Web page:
Recently, Nobel winners Andre Gevim and Konstantin Novoselov showed ways of using graphene to convert light into electric pulses at high speeds, a development that could result in better solar cells and 10-100 times faster Internet, writes Madhavi Thakurdesai
At a time, when research in science has turned out to be very expensive and complex, it is unbelievable that a simple adhesive tape can bring in a major breakthrough in physics and begin a new era in the world of materials. This new material is graphene.
Andre Geim and Konstantin Novoselov from the University of Manchester in the UK received Nobel Prize in 2010 for their effort of stabilising two-dimensional crystalline carbon known as graphene. By delicately cleaving graphite tape, Andre’s group produced this novel material with unique properties. Graphene may be one of the most promising and versatile materials ever discovered. It could hold the key to everything from tiny computers to high-capacity batteries.
“Graphene is absolutely thin material, one million times thinner than paper. It also has the largest surface-to-weight ratio: with one gram of graphene you can cover several football pitches. It is thousand times stronger than today’s best quality steel. Graphene is as good an electrical conductor at room temperature as copper. It also outperforms all other known materials as a heat conductor. Above all, it is both very dense and almost completely transparent,” is how Andre and Konstantin describe properties of graphene.
New form of carbon
What is graphene? It’s a new form of carbon and is the most fascinating element in the periodic table. It can exist in several different forms. The most common form of carbon is graphite and consists of stacked sheets of carbon with a hexagonal (honeycomb) structure. The single layer of carbon is what we call graphene. Graphene-like structures were known to scientists since the 1960s. However isolation of stable sheets of graphene was not thought possible.
It, therefore, came as a surprise to the physics community when in 2004, Andre’s group showed that such a single layer could be isolated and that it was stable. Graphene is believed to be two-dimensional as it is supposed to have only length and breadth – without any thickness. Many physicists believed that a 2-D crystal like graphene would always roll up rather than stand free in a planar form; but Andre’s group was able to stabilise graphene in a planar form.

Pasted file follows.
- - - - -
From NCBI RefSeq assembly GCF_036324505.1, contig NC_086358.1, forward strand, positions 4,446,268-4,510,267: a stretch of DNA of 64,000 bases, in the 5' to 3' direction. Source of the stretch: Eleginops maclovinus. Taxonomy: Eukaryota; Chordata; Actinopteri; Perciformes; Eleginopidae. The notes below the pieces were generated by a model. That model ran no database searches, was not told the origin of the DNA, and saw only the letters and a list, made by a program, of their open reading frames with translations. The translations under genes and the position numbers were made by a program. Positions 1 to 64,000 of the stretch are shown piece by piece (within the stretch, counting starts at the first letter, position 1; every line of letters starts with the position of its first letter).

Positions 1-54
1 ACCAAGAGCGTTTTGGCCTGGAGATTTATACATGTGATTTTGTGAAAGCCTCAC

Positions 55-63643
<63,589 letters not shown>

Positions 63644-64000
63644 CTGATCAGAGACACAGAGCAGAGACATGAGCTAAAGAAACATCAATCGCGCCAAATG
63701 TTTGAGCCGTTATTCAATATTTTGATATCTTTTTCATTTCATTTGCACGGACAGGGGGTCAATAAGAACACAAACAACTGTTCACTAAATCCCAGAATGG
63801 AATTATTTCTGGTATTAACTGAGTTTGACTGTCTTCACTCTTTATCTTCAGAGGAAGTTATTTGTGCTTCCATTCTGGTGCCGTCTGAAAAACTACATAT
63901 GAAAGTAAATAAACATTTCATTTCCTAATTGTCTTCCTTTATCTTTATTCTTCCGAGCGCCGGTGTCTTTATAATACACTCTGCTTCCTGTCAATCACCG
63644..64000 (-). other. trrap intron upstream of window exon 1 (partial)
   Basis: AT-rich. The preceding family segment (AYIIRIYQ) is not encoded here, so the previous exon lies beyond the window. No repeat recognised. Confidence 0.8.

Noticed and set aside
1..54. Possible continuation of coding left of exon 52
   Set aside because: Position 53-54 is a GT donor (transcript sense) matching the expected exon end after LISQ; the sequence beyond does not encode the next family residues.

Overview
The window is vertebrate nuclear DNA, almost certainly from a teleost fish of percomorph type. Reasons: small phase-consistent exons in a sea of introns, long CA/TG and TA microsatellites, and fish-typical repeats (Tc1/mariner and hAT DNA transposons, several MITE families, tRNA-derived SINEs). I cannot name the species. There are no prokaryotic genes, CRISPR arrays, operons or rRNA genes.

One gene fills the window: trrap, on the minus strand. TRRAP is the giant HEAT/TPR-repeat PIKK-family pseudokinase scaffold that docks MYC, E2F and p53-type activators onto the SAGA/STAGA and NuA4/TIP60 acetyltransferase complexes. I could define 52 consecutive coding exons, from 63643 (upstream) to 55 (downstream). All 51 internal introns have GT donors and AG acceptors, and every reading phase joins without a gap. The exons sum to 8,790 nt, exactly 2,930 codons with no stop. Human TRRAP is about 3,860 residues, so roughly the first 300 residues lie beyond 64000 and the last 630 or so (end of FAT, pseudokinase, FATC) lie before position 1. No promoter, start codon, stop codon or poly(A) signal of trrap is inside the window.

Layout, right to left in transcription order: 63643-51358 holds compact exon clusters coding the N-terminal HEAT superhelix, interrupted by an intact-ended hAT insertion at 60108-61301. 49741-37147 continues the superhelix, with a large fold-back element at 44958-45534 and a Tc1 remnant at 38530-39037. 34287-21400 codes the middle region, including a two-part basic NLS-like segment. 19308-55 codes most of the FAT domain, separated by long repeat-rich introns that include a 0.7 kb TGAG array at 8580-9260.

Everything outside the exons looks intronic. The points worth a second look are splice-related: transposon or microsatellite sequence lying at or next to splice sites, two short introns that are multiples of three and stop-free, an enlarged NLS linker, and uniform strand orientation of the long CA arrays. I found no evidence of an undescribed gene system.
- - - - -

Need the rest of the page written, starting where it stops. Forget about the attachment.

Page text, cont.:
They were able to visualise graphene not with any extraordinary microscope but using a simple optical microscope. When we write on a piece of paper with a pencil, the graphite is cleaved into thin layers that end up on the paper. A small fraction of these thin layers of graphite on the paper will contain only a few layers or even a single layer of graphite, i.e. graphene. Andre and Konstantin first produced graphene in 2004 by repeatedly peeling away graphite strips with adhesive tape to isolate a single atomic plane.
Later in 2008, the team created a one-nanometer graphene transistor (basic building block of any electronic circuit). This transistor was only one atom thick and 10 atoms across. This is not only smaller than the smallest possible silicon transistor; Konstantin claimed that it could very well represent the absolute physical limit of Moore’s Law governing the shrinking size and growing speed of computer processors.
Graphene is a goldmine
The true potential of graphene lies in its ability to carry electricity and light both simultaneously. The electrons in graphene can travel large distances without being scattered, making it a promising material for very fast electronic components. Strong, flexible, light-sensitive graphene can improve the efficiency of solar cells and LEDs.
It can also help in the production of next-generation devices like flexible touch screens, photodetectors and ultrafast lasers. In particular, graphene can replace rare and expensive metals like platinum and indium, performing the same tasks with greater efficiency at a fraction of the cost. New types of composite materials based on graphene with great strength and low weight could also become interesting for use in satellites and aircraft.
Recently the graphene duo showed ways of using graphene to convert light into electric pulses at high speeds, a development that could result in better solar cells and 10-100 times faster Internet.
Rice University team has created a new type of graphene-based, flash-like storage memory, denser than any existing storage technology. This super dense data storage system will seek huge applications in computer memories. The energy applications of graphene are also extraordinarily. Many companies currently trying to create wearable electronics — clothes that can power and charge electrical devices — are using graphene as it is extremely thin and potentially less expensive to produce.
A group of scientists at the Jawaharlal Nehru Centre for Advanced Scientific Research (JNCASR) at Bangalore has shown that graphene is useful for storing carbon dioxide and hydrogen. “Graphene is a useful material for carbon dioxide separation and storage,” says senior scientist CNR Rao.
Over 200 patents have been granted on graphene since its discovery. This shows the extent of commercial interest in the material. According to Andre, graphene is not only commercially important but it can also used to make bench-top experiments to study the subtle physics of quantum electrodynamics, a branch of physics that deals with subatomic particles. “Graphene makes possible experiments with high-speed quantum particles that researchers at CERN can only dream of,” says Andre. Undoubtedly this material is going to rule 21st century!
(The writer is Associate Professor, Birla College, Mumbai.)